Human observers are able to localize the relative position of objects defined by Gaussian variations in either luminance (1st order) or contrast (2nd order). However, positional sensitivity is significantly poorer for 2nd- than for 1st-order stimuli. These judgments require the visual system to construct a representation of pertinent variation from a number of individual retinal samples—a process known as interpolation. We compared 1st- and 2nd-order interpolation mechanisms to examine whether differences in this process underlie differences in positional sensitivity. Observers were required to judge the relative position of two vertically separated 1st- or 2nd-order Gaussian distributions. The distributions were discretely sampled, and both sample number and separation were systematically varied. Results showed that with fixed sample separation (1.9 or 7.7 arcmin), optimum localization was obtained with a minimum of 4–6 samples, for both 1st- and 2nd-order stimuli. When sample number is maintained above this critical value, marked changes in sample separation (0 to 9 arcmin) had relatively little impact on thresholds for both 1st-order and 2nd-order stimuli. These results suggest that both 1st-order and 2nd-order interpolation mechanisms are limited by sample number rather than separation, and require a similar number of samples to mediate positional judgments.

^{−2}, with a frame rate of 120 Hz and CIE 1932 xy chromaticity coordinates of x = 0.273 and y = 0.283. The host computer was an Edsys (Pentium II) PC housing a CRS VSG2/4 graphics card. A chin and forehead rest was used to maintain the viewing distance at 2 meters.

^{−2}) within a rectangular vertical aperture (2.74° × 2.74° with upper and lower segments separated by 6.42 arcmin), and were windowed by a Gaussian function in the horizontal direction (see Figures 1a– 1d). The 1st-order (luminance-defined) stimuli were created by adding random noise (N(x)) to the Gaussian luminance profile (G(x)). The mathematical description of these stimuli in the horizontal direction is given by:

_{m}= mean luminance

_{2}(x, y), which is a random noise mask (m = .2) that is laid down to cover any residual systematic changes in local mean luminance, i.e. to remove any local second order signals.

^{2})/2

*σ*

^{2}); N(x) = 2(round(rand(x)) − 1. x denotes the horizontal pixel location,

*σ*is the standard deviation of the Gaussian envelope, round transforms a rational number to an integer, rand generates a random number between 0 and 1, and b and m are constants assigned the same values as in Equation 1. The contrast of the Gaussian was 0.5 in both Equations 1 and 2 and this value controls modulation depth in both cases.

*μ*is the offset corresponding to the 50% level on the psychometric function (offset corresponding to perceived alignment) and

*θ*provides an estimate of alignment threshold (half the offset between the 27% and 73% levels on the psychometric function approximately). The window containing both distributions was randomly jittered from trial-to-trial (0–0.14 deg.) to prevent the subjects using the edges of the screen as an alternative positional reference. Similarly, for the sampled distributions, the location of the samples relative to the underlying distribution was randomly jittered from trial-to-trial over a range equal to ±1 sample separation. This avoids a constant cue, such as the peak of the distribution, being used to make the localization judgement.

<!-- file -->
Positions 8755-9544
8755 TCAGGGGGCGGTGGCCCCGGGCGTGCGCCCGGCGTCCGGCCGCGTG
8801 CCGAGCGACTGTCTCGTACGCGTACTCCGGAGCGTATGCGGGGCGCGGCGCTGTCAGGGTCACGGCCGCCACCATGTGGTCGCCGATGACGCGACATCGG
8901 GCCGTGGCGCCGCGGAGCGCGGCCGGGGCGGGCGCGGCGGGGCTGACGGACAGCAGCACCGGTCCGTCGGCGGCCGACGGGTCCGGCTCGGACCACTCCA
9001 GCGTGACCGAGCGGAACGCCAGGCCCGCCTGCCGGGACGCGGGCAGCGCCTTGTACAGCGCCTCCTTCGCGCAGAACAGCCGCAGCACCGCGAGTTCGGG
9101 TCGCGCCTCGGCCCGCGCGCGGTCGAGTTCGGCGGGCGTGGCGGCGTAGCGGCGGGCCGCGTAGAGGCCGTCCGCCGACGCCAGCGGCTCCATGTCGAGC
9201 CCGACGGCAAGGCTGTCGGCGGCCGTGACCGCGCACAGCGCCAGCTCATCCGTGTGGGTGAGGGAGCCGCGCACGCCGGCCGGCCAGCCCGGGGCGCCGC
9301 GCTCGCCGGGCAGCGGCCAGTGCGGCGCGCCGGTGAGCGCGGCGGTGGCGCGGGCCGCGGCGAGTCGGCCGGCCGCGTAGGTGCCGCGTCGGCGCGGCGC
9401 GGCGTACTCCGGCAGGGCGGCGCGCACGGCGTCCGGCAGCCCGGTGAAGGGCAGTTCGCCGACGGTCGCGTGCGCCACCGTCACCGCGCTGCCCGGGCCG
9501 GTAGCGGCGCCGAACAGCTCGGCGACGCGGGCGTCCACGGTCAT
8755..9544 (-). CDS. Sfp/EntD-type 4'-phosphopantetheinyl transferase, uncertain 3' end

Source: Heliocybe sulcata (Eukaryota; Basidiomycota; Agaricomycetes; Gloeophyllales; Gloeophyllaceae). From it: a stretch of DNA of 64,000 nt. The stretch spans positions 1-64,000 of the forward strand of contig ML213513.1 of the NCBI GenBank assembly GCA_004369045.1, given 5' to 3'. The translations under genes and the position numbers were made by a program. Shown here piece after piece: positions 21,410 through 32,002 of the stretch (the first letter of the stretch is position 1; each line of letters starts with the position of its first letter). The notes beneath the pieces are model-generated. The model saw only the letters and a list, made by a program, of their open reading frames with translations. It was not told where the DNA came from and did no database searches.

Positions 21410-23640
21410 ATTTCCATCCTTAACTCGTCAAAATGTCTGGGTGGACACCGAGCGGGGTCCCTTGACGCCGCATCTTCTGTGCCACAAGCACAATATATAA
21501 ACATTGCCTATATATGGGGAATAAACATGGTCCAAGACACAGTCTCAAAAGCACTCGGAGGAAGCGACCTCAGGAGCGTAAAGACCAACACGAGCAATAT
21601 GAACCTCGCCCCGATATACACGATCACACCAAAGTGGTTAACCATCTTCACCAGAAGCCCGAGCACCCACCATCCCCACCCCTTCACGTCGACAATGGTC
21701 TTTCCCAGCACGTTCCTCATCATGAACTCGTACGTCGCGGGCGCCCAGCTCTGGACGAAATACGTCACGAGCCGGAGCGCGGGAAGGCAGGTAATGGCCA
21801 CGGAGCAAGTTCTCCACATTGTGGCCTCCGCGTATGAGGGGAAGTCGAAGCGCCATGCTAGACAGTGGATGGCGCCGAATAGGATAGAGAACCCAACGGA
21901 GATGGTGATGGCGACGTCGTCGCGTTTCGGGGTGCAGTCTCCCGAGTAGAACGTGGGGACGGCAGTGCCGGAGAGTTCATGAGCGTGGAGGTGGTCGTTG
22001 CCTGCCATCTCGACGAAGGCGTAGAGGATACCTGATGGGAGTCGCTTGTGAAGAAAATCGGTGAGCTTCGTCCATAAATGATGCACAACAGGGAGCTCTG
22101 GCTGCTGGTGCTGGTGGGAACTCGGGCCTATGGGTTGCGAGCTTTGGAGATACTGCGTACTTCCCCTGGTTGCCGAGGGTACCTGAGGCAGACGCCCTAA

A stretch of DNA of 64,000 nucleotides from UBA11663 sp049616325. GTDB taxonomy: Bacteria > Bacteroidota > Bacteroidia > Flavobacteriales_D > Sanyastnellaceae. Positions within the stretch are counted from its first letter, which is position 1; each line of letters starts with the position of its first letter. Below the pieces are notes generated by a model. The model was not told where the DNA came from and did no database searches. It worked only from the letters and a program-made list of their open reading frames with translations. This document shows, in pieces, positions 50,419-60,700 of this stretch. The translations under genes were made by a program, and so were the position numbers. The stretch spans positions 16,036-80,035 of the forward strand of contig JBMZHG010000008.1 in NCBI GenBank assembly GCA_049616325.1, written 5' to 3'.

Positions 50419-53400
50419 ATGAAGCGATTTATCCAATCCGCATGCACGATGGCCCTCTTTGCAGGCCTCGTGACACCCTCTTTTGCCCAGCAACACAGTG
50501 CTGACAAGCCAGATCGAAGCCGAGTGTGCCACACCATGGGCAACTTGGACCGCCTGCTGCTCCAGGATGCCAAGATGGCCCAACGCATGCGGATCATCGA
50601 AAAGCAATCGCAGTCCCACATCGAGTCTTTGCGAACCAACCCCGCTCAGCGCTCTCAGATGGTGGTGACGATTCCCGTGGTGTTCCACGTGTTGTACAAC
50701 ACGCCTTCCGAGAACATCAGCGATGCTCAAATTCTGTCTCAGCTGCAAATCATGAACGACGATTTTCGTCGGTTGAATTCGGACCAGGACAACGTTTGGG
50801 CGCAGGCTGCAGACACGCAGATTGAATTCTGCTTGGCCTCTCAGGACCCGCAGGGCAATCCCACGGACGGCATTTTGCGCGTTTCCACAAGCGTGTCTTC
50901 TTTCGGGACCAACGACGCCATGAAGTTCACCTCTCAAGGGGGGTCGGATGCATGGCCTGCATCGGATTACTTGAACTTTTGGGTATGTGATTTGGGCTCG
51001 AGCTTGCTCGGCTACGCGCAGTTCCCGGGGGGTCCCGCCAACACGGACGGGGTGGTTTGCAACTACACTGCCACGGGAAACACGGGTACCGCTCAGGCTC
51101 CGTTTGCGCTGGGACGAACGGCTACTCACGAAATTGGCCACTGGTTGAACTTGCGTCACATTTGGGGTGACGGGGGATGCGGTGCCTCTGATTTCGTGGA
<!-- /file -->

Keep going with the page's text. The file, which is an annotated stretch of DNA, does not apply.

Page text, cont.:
*t*(3) = 3.5,

*p*= .04, Cohen's

*d*= 1.05). This increased rate of threshold elevation may be indicative of additional noise sensitivity either at the initial stage, which is tuned to higher spatial frequencies, or at the rectification step in the 2nd-order processing cascade. The intercepts of the fitted lines are also higher for 2nd-order stimuli (

*t*(3) = 5.86,

*p*= .01, Cohen's

*d*= 3.15), the combination producing alignment thresholds for 2nd-order stimuli that were significantly poorer than their 1st-order counterparts across the range of Gaussian widths tested (Volz & Zanker, 1996).

*σ*) of approximately 13 and 37 arcmin respectively. These values seem unlikely to pertain to our localization task, since at our largest sample separation of 8.7 arcmin only two or three samples would fall into a ±1

*σ*summation zone for 1st-order stimuli while 2nd-order detectors should be able to use approximately 8. This should result in a larger decline in performance for 1st- than 2nd-order stimuli at the largest sample separation. That result is not obtained here. However, estimates of the size of Ricco's area, the region in which stimulus intensity and area are inversely proportional at threshold, do vary across observers and with eccentricity (Sukumar & Waugh, 2007), even over the relatively small extent of our current stimuli. The area also varies with luminance (Cornsweet & Yellott, 1985) although Sukumar and Waugh (2007) used a mean luminance of 52 cd.m

^{−2}(Waugh, 2008, personal communication) which is very similar to the 54.2 cd.m

^{−2}used here. In future the summation zones for contrast detection thresholds and localization should be determined within the same observers and using the same stimuli.

_{mk}. The variance of the linear regression thresholds, Th(Gw), is